American singer Crystal Collins got a world-beating bollocking from all sides after murdering God Defend New Zealand prior to a rugby league game in Denver, Colarado, last weekend.

But was it murder? Or was she just putting it out of its misery, because a miserable thing it is, if you look closely.

"God" – first word, first problem. Not really relevant, especially given the recent finding that more than half of New Zealanders profess no mainstream religious affiliation.

Our anthem, however, is a hymn addressed directly to the Creator. Our pleas rise from rugby stands directly to his ear – or so the theory goes. If there is no such being, then every word is meaningless, yet we persist for 40 lines in asking special favours of him.

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Many countries have secular anthems. France and the USA have battle songs, which would hardly suit us with our run-down defence forces. North of the US border we find O Canada, with just one reference to a supreme being buried well down the verses.

Advance Australia Fair is resolutely non-religious (and took five people to write, like a Lady Gaga song).

We do have another national anthem, also religious – that's the one where he saves the Queen - but you don't hear it nearly as often. She's 92, after all; you can't expect miracles.

"Of nations" – who is this god of nations? The deity of the bible has only one nation, that of the chosen people. Furthermore, he is the omnipotent god of all things. So our anthem is not even religiously coherent.

"At thy feet" - never let it be said we don't know our place.

"In the bonds of love" - I've always been at a loss to know what this means, but it turns out to be worse than I thought. There is a book called The Bonds of Love by psychoanalyst Jessica Benjamin, which, according to its publishers, attempts to answer the questions: "What is the appeal of domination and submission, and why are they so prevalent in erotic life? Why is it so difficult for men and women to meet as equals? Why, indeed, do they continue to recapitulate the positions of master and slave?"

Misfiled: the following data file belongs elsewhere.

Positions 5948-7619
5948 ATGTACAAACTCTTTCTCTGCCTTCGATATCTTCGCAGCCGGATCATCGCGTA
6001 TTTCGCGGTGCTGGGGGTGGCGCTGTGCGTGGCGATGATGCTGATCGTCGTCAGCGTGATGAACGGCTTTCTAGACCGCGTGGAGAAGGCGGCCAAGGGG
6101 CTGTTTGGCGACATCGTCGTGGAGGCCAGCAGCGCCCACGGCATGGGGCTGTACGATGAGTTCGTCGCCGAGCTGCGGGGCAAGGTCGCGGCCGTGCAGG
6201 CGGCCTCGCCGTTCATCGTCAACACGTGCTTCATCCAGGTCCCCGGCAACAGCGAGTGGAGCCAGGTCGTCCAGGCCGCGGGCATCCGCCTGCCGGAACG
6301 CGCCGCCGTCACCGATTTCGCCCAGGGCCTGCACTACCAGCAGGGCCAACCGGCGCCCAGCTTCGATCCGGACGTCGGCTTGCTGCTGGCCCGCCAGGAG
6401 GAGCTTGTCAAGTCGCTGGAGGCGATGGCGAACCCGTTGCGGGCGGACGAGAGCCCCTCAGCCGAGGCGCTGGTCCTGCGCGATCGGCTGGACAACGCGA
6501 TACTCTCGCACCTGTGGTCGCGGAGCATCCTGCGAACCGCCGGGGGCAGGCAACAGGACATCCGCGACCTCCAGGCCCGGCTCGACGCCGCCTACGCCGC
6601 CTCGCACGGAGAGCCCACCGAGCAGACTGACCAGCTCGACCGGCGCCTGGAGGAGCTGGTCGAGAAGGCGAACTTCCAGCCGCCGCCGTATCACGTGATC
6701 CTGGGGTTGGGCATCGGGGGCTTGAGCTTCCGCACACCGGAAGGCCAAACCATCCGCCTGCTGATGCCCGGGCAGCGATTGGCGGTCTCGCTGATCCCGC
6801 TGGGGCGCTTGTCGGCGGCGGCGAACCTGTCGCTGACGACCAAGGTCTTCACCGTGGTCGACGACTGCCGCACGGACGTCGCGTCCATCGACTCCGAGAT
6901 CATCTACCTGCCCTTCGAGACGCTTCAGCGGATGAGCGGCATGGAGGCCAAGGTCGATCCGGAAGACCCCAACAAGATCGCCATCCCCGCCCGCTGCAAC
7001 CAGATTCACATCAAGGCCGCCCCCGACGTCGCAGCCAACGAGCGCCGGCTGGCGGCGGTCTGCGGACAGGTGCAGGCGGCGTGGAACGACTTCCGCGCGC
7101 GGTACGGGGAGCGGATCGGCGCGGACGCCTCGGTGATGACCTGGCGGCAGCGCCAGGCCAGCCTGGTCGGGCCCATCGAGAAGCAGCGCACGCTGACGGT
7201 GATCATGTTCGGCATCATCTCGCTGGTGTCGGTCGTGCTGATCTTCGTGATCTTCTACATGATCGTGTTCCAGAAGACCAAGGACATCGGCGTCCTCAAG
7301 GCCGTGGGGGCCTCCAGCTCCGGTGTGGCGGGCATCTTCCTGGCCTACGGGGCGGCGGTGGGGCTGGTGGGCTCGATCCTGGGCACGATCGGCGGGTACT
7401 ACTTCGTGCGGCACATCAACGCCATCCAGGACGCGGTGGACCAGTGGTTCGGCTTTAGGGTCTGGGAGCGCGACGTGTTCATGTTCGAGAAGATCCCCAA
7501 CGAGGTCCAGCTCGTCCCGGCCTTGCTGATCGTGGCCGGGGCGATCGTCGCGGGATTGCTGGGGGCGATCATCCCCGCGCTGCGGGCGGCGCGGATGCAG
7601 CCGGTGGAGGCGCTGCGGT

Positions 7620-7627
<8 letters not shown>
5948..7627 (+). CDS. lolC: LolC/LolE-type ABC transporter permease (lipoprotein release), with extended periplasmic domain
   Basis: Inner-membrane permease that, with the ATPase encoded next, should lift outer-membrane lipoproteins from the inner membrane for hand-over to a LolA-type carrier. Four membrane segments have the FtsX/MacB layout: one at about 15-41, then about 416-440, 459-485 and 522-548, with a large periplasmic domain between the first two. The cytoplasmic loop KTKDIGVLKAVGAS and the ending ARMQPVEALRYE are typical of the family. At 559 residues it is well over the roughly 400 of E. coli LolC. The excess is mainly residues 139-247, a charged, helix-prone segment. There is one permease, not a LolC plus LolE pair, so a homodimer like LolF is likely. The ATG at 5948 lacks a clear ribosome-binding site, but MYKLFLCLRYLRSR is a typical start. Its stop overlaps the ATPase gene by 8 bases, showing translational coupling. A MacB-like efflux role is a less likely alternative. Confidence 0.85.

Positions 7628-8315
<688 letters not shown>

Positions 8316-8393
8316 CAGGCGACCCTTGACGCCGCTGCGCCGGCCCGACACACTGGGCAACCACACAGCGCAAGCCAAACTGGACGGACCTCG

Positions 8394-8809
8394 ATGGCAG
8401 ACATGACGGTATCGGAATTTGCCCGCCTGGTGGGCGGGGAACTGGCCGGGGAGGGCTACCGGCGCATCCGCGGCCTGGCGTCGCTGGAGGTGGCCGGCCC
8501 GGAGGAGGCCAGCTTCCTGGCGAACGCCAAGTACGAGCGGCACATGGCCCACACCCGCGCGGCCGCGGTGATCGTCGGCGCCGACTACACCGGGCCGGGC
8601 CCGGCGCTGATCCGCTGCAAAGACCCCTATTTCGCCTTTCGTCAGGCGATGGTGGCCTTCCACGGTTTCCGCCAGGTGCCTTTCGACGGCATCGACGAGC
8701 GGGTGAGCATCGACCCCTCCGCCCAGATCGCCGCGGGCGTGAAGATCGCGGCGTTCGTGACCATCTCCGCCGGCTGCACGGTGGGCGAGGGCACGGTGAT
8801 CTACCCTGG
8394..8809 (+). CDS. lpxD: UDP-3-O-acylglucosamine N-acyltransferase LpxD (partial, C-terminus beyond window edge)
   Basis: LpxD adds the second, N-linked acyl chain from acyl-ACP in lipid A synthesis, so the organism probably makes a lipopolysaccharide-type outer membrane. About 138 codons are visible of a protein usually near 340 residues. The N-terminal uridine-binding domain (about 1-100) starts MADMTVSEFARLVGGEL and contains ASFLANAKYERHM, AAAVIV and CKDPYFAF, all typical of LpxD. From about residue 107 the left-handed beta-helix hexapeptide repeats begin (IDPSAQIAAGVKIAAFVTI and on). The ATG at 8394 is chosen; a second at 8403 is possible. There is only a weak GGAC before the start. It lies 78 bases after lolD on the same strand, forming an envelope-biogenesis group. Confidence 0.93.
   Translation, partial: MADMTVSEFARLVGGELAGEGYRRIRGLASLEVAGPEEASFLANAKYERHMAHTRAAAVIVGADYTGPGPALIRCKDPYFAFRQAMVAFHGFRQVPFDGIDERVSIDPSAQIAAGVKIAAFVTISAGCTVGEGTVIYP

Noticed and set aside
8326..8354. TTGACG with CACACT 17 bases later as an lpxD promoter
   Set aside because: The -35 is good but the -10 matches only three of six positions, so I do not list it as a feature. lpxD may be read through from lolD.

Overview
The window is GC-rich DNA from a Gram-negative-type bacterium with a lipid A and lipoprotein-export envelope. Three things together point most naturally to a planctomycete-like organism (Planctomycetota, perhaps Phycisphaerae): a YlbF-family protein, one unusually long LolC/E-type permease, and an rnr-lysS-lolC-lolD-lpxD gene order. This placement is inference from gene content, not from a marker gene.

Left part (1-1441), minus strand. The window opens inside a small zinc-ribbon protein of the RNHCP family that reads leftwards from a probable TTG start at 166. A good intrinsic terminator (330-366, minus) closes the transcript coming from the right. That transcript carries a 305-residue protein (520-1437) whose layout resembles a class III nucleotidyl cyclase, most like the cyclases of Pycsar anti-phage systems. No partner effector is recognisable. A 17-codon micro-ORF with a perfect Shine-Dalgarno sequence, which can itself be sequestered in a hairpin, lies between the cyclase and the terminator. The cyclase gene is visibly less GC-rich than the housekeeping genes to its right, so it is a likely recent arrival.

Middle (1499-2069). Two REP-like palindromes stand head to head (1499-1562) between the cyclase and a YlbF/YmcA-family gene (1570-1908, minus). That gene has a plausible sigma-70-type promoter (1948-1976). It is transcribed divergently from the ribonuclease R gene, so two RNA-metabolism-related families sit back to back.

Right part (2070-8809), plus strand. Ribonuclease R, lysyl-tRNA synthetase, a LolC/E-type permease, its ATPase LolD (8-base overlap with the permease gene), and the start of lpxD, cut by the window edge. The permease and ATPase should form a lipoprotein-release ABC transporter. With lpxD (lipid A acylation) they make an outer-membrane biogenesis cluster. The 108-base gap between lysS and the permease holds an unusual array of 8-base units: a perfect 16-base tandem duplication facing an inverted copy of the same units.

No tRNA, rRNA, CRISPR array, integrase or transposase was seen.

"We meet" – that would be right. No one has ever sung the national anthem to themselves for pleasure. It's a group sing or it's nothing.

"Hear our voices" – this is the start of a long list of orders the anthem issues to the put-upon divinity to whom it is addressed: Defend... Guard… Make… Put… Let… Give… Crown… Guide.

"We entreat" – obviously one thing we do know how to do without anyone's help.

Most embarrassing of our entreaties is the one to "Make her praises heard afar" – the cultural cringe is so important to us, we've put it in our anthem.

Well, here we are at the end of the column and we haven't got anywhere near the lines about our mountains ever being freedom's ramparts to the sea. I have no idea how that would work, especially since most of our major cities are built on the water with any mountains behind them.

I do know we have any number of world-class songwriters who could come up with a more singable, sensible and inspiring national anthem. They work fast too. What a great legacy that would be for Winston Peters to leave in five weeks.

Footnote: For all its faults, ours is not the world's worst national singalong. It's a hotly contested title but it should probably go to Hungary's anthem Himnusz (Hymn) which includes such lines as "Torturous slavery's tears fall/ From the burning eyes of the orphans!"